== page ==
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Sri Lanka bans pesticides containing 5 chemicals

Sri Lanka bans pesticides containing 5 chemicals

December 23, 2014  04:34 pm

The government today banned the use and sale of pesticides containing five certain ingredients including Glyphosate, which has been linked to the dramatic increase in Kidney Disease in the North Central Province.

In a Gazette Notification, the Registrar of Pesticides Dr. G.A.W. Wijesekara stated that every license issued in respect of pesticides containing the active ingredients Glyphosate, Propanil, Carbaryl, Cholopyrifos and Carbofuran have been modified.

Pesticides containing the said active ingredients are therefore prohibited from being used, offered for sale or sold within the Districts of Anuradhapura, Polonnaruwa, Kurunegala and within the Divisional Secretariat, Divisions of Mahiyanganaya, Rideemaliyadda, Kandaketiya in the Badulla District.

 Dr. Wijesekara says that the order was issued, with effect from Monday (Dec. 22), in the interest of the public and on the advice of the Technical and Advisory Committee.

According to a study published in the International Journal of Environmental Research and Public Health, the active ingredient known as glyphosate becomes highly toxic when mixed with ‘hard’ water or heavy metals like arsenic or cadmium that naturally exists within the soil or added as fertilizer.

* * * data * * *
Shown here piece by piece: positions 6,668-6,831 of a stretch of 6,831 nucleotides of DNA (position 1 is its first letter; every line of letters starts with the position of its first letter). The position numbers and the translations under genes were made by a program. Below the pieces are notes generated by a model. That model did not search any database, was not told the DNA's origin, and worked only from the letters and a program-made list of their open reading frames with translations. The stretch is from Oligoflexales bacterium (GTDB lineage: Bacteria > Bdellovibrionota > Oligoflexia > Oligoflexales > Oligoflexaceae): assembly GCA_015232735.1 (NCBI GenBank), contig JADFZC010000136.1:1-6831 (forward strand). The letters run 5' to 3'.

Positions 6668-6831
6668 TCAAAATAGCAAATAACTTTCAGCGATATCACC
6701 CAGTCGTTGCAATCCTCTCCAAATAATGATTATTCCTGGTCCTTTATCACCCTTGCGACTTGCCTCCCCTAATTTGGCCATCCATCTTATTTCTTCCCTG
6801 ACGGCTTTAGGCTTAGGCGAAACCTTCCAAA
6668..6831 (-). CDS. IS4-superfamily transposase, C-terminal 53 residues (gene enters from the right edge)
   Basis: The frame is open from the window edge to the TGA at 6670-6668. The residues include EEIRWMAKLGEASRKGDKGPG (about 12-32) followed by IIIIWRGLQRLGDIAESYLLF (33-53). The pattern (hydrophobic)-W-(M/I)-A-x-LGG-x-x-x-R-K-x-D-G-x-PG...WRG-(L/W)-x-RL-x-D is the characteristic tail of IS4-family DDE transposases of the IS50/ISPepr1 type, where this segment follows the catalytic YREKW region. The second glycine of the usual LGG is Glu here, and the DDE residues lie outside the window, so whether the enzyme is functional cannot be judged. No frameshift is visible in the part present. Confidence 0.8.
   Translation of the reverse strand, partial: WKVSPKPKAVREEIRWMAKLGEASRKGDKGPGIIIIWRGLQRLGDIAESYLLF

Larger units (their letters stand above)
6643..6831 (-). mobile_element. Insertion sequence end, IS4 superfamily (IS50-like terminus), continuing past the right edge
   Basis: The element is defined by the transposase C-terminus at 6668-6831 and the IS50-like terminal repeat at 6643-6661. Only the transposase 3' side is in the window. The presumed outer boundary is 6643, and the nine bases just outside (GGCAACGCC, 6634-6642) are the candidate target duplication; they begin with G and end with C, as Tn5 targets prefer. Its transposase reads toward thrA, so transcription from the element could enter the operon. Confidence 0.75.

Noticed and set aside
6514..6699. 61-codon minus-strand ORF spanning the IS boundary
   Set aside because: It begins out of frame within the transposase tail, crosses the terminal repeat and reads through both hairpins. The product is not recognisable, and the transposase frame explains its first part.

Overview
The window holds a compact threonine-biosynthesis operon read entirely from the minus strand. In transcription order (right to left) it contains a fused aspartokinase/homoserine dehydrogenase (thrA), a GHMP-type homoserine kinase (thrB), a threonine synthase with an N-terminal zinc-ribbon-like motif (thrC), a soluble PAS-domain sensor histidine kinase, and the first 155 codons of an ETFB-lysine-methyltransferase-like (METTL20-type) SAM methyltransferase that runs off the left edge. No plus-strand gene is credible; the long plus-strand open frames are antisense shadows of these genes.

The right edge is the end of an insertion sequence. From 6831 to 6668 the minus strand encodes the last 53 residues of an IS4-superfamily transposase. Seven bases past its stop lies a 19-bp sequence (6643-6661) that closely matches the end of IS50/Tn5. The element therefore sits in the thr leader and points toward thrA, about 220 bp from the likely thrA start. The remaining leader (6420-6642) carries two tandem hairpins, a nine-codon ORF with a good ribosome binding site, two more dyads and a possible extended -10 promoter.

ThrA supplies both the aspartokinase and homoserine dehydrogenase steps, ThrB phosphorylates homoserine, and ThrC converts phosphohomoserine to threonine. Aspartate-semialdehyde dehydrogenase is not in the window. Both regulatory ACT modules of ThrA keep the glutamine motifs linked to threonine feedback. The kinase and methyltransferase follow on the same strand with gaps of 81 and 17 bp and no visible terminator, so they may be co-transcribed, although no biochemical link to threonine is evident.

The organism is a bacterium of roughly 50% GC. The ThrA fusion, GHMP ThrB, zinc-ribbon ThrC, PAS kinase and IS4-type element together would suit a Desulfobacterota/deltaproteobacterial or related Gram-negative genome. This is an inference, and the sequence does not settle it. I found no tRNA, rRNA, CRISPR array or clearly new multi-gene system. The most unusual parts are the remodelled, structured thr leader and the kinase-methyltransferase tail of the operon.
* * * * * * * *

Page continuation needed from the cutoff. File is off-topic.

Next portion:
In March, President Mahinda Rajapaksa approved the immediate removal of pecticides containing Glyphosate from the local market after an investigation carried out by local medical specialists and scientists revealed that kidney disease was mainly caused by the herbicide, however the proposal was not signed into a law.

Starting in the mid-1990s, this Chronic Kidney Disease of unknown aetiology (CKDu) was discovered among the rice paddy farmers in the North Central Province (NCP) of Sri Lanka.

Over the next two decades, the disease spread rapidly to the other farming areas. The prevalence of the disease is estimated at 15 % affecting a total of 400,000 patients with an estimated death toll of around 20,000.


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